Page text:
Powered up my Toshiba.

Got some internet to explore.

Work assignments keep buildin’.

Life demands more and more.

But after a few short minutes,

I’m right back in my blog.

The whole world wants so much,

And it picks on me to flog.


Got those bloggin’ blues.

I’m hooked on social media.

Got so much I wanna say,

I could write my own wikipedia.

Gotta keep on writin’.

Keep checking on those comments.

Keep checking my blogging colleagues,

Whose skills are more intense.

I gotta blog, gotta blog.

Can stand doin’ nothing else.

Don’t want to eat or sleep until I

Get this post off my chest.


Got those bloggin’ blues.

I’m hooked on social media.

Got so much I wanna say,

I could write my own wikipedia.

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…it is mid-term exam week here at Towson University. There is way too much happening, and it is cutting into my blogging time this week. And next week is Spring Break, so all the hard work I have done for the last seven weeks in my four classes will be erased by a week of sun-soaked, beer-stained beach activity and a general devotion to short-term hedonism.

Me? Cancun? Miami? Acapulco? Bahamas? Puberty Rock, Idaho? No way. I’ll be grading papers and doing doctoral stuff.

No rest for the weary.

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Poke Me!

I was just poking some friends in Facebook and adding some song lyrics to MySpace.

Just kidding!  My sense of propriety dictates that there is only so far this 59-year-old grandfather should push this social media thing. No fool like an old fool, they say.

But it makes me wonder. I’d love to hear what the members of the More With Les learning community think. Please share your thoughts with me on the reasons why people use Facebook and MySpace. What is their real value? In the grand scheme of communication, what purpose do they serve? How dramatic (or not) is their impact in terms of the social media revolution? Are these legitimate tools in the professional communicator/PR practitioner’s tool bag?

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Two professionals, both alike in dignity,

In urban Verona, Indiana, where lay our scene,

From ancient grudge break a new mutiny,

Where lack of crisis planning makes leadership hands unclean.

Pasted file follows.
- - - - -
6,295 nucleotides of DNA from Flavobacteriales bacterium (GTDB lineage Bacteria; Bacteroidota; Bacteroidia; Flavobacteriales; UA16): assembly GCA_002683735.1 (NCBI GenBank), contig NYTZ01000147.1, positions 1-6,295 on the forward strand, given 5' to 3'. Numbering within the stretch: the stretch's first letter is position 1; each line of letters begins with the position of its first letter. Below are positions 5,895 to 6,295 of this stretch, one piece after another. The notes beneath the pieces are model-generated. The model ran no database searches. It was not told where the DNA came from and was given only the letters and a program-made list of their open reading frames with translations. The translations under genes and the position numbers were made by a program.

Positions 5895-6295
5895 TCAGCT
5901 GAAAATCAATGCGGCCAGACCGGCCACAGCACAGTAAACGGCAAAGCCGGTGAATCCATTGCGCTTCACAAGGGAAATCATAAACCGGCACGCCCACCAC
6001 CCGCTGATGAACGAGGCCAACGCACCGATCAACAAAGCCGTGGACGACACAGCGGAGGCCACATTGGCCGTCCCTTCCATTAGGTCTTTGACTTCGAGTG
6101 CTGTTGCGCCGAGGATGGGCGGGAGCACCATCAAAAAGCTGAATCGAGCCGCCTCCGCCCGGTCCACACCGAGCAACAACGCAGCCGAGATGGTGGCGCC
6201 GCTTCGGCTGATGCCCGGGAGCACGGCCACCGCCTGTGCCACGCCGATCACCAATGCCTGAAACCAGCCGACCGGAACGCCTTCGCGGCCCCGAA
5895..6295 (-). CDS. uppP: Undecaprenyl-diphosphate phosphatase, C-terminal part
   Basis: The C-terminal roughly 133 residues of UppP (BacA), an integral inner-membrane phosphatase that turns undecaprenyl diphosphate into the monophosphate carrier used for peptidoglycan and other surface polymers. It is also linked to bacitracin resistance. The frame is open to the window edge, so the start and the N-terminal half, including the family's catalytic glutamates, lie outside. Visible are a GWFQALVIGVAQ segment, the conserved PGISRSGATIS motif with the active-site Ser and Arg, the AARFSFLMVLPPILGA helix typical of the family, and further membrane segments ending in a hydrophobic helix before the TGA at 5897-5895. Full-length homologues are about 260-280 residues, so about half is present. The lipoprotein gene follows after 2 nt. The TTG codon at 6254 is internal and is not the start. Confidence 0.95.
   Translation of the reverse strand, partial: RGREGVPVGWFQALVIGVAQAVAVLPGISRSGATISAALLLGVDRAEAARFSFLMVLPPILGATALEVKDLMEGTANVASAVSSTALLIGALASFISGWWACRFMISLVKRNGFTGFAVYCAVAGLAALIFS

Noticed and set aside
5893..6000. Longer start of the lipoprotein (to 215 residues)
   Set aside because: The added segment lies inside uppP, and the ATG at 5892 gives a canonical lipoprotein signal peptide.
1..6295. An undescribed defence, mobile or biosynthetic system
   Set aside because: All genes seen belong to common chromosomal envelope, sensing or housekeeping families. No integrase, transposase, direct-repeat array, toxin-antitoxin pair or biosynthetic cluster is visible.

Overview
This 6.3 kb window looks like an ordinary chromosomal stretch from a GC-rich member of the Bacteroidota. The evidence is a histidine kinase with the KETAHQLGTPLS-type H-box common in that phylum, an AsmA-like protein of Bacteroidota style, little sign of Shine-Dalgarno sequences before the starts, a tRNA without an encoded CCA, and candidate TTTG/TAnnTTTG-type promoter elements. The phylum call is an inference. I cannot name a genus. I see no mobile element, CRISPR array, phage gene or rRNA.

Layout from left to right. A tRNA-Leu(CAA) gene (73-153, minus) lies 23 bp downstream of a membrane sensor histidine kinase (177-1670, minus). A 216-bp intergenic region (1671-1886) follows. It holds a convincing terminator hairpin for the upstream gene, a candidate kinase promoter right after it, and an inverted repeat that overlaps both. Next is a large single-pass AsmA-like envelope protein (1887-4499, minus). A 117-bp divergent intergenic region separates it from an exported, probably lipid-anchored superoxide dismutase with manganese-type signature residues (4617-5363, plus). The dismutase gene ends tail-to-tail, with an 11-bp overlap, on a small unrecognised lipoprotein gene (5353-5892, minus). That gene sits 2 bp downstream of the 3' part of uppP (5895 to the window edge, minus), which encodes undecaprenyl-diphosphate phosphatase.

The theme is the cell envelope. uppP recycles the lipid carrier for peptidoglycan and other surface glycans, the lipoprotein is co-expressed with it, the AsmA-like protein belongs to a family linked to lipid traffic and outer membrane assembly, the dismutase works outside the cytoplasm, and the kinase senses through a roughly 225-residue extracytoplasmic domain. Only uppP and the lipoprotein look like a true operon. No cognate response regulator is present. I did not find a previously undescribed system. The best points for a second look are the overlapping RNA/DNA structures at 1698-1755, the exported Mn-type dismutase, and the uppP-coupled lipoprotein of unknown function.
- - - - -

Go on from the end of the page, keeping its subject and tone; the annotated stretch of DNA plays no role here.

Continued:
From forth the fatal loins of this corporate sphere,

A pair of star-crossed lovers take their corporate life;

While misadventure piteous overthrows

Do with their career death bury this age-old strife.

The fearful passage of their death-marked love,

And the continuance of their corporate parent’s rage,

Which, but their employees’ end, naught could remove,

Is now the three-act traffic of our stage;

The which if you with patient eyes attend,

What here went amiss, our toil strives to mend.


The office of A. Fiasco, CEO of Shake & Spears, Inc., a large Midwest-based manufacturing company. Enter the head of corporate communication, Emailya.

EMAILYA: Fiasco, what’s jumping? Why so glum?

FIASCO: Look at these headlines. You’d think all companies come to ruin and doom. Shredded reputations, bankruptcies, careers broken. Scares hell out of me.

EMAILYA: Chill, Fiasco. Those corporate chieftains, they brought it on themselves. Not one of them had an effective crisis communication plan. You-know-what hits the fan, and the company’s reputation takes a huge hit. I’ve been trying to tell you for months to let me develop and implement a crisis communication plan.

FIASCO: Got bigger fish to fry. Teeing off at 3 p.m.


Fiasco’s office the next day.

FIASCO: Bad news, Emailya. Old Cap Montegue over at Mantua, Inc., missed golf yesterday. Seems he got canned after that toxic waste incident. Damn media! Hounded him to death. Just cause the spill killed some songbirds in a nine-county area and wiped out that dang chihuahua farm, oh, and the school and the mayor and his staff. Hey, stuff happens.

EMAILYA: My colleague was his PR chief. She tried to tell him. Are you going that route?